Let $f = f_2 x^2 + f_1 xy + f_0 y^2$ and $g = g_2 x^2 + g_1 xy + g_0 y^2$ be two binary quadratic forms with co-prime integer coefficients and non-zero discriminants. Suppose further that $\Delta(f,g) = 2 f_2 g_0 - f_1 g_1 + 2 f_0 g_2 = 0$. Then the matrices

$\displaystyle M_f = \begin{pmatrix} f_1 & 2 f_0 \\ - 2 f_2 & - f_1 \end{pmatrix}, M_g = \begin{pmatrix} g_1 & 2 g_0 \\ -2 g_2 & - g_1 \end{pmatrix}$

generate a subgroup isomorphic to $C_2 \times C_2$ in $\operatorname{PGL}_2(\mathbb{R})$. By scaling appropriately, they also generate a subgroup isomorphic to the dihedral group $D_4$ of order 8 in $\operatorname{GL}_2(\mathbb{R})$.

It is well-known that finite subgroups of $\operatorname{GL}_2(\mathbb{R})$ are conjugate to finite subgroups of $\operatorname{O}_2(\mathbb{R})$; indeed, all finite groups that are isomorphic as groups are conjugate, with the exception of groups of order 2 (the group $\{\pm I_{2 \times 2}\}$ is conjugate only to itself, and all other copies of $C_2$ in $\operatorname{GL}_2(\mathbb{R})$ are conjugate to each other). In particular, the group $G_{f,g}$ generated by $M_f, M_g$ (appropriately scaled to have determinant $\pm 1$) is $\operatorname{GL}_2(\mathbb{R})$-conjugate to all other groups in $\operatorname{GL}_2(\mathbb{R})$ isomorphic to the dihedral group $D_4$.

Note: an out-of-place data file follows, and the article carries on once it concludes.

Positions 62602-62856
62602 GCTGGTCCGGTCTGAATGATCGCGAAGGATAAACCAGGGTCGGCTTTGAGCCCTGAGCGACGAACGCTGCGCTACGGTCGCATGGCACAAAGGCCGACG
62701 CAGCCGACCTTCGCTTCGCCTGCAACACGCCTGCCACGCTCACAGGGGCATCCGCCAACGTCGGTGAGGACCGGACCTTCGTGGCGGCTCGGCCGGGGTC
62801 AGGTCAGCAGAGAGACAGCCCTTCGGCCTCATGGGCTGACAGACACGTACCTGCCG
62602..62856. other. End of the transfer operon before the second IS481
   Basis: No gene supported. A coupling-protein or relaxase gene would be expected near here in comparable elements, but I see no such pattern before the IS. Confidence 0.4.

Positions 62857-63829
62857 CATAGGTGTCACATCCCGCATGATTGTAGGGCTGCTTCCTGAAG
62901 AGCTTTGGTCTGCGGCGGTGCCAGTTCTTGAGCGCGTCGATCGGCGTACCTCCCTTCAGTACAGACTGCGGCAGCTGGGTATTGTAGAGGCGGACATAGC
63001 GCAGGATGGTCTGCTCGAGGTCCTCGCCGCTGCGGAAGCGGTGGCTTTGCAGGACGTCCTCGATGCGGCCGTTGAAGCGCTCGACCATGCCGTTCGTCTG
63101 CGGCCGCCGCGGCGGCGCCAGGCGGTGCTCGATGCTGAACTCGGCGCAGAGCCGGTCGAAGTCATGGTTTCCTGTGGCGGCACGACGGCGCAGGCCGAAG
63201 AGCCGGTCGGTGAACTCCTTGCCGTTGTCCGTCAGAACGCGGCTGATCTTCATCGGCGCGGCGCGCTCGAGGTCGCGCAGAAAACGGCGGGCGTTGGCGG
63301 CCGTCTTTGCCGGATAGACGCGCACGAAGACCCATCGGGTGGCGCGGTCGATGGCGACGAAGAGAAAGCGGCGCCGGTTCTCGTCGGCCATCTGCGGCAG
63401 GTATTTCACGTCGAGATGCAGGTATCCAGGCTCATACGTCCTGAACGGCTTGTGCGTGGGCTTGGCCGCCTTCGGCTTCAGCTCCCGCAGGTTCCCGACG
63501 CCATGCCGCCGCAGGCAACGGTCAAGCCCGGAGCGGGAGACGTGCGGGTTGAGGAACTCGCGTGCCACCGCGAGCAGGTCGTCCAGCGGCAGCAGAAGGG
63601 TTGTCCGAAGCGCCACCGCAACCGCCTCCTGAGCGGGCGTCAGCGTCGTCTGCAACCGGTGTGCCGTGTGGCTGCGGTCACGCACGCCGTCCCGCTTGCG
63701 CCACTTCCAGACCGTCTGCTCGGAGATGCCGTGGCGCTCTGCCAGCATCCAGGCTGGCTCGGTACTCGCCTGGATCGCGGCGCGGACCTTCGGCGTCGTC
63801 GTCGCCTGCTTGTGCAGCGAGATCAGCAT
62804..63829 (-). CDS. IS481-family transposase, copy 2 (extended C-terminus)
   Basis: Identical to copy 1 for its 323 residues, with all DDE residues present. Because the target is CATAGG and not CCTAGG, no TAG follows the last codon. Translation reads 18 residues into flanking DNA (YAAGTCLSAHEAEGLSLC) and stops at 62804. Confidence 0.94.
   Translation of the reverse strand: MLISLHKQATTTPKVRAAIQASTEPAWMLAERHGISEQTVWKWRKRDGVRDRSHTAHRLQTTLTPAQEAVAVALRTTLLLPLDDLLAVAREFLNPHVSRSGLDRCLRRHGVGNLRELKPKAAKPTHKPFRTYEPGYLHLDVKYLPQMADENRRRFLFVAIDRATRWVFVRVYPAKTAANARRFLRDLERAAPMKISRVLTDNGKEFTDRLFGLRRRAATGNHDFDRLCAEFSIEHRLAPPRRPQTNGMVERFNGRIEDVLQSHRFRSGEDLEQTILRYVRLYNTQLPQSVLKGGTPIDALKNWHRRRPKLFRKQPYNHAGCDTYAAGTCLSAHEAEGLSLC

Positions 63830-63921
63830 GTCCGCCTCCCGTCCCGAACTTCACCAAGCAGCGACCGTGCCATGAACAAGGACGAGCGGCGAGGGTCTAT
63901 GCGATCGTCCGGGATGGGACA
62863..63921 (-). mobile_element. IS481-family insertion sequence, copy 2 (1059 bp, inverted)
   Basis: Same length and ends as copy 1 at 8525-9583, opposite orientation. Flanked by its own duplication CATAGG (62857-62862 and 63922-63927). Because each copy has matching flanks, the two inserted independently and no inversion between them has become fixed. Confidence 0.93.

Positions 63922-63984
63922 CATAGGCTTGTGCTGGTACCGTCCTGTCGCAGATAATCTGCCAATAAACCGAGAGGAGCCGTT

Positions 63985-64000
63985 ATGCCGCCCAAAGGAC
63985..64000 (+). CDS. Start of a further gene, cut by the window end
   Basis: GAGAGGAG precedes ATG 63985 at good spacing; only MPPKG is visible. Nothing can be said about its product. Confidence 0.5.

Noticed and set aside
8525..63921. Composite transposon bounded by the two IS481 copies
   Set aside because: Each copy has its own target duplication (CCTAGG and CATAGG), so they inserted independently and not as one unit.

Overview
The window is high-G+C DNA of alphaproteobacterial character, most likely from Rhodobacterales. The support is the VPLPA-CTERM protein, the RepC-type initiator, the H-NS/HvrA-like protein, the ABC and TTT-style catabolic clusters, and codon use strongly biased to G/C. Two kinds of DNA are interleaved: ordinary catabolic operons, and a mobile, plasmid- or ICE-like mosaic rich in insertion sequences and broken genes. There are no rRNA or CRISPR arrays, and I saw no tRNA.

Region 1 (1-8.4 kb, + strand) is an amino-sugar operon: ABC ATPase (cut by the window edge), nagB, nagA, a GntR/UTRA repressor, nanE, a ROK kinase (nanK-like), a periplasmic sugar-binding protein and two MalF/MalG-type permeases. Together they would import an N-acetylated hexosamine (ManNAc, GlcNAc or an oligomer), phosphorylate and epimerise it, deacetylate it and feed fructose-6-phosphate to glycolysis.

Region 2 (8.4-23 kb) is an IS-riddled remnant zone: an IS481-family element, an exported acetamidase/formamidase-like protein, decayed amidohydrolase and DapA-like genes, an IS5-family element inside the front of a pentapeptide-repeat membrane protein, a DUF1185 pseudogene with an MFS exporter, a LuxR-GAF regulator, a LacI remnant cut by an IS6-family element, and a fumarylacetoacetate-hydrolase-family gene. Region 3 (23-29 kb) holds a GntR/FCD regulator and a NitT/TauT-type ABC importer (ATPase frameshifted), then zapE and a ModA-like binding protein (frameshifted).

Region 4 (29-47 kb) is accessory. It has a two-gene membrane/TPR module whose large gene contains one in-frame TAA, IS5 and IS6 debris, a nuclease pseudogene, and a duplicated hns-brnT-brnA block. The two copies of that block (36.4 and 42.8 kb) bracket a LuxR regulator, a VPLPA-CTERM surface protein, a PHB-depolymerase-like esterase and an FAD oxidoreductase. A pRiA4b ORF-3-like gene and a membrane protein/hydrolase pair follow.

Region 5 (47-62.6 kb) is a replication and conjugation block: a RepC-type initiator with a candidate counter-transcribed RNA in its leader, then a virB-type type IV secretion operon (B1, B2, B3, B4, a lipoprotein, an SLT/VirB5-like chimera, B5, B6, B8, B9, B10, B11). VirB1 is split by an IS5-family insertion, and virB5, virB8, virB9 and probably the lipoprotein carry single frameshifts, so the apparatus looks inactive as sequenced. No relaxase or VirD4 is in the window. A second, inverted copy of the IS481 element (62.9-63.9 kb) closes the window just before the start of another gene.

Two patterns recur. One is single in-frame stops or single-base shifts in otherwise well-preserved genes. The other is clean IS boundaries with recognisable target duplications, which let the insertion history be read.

My question concerns a more restricted notion of conjugacy. Let $(u,v)$ be another pair of binary quadratic forms with co-prime integer coefficients and such that $\Delta(f) = \Delta(u)$, $\Delta(g) = \Delta(v)$, $\Delta(u,v) = \Delta(f,g) = 0$. Then does there exist a matrix $T$ of the shape

$T = \frac{1}{\sqrt{|t_1 t_4 - t_2 t_3|}} \begin{pmatrix} t_1 & t_2 \\ t_3 & t_4 \end{pmatrix}, t_1, t_2, t_3, t_4 \in \mathbb{Z}, t_1 t_4 - t_2 t_3 \ne 0$

such that $G_{f,g}, G_{u,v}$ are conjugate by $T$?

An equivalent way to formulate this question is as follows: let $(f,g), (u,v)$ be two pairs of primitive integral binary quadratic forms with non-zero discriminant, such that the joint discriminant $\Delta(f,g) = \Delta(u,v) = 0$ and $\Delta(f) = \Delta(u), \Delta(g) = \Delta(v)$. Then does there exist a matrix $T$ as above such that $f_T = \pm u, g_T = \pm v$?, where the subscript denotes substitution by $T$?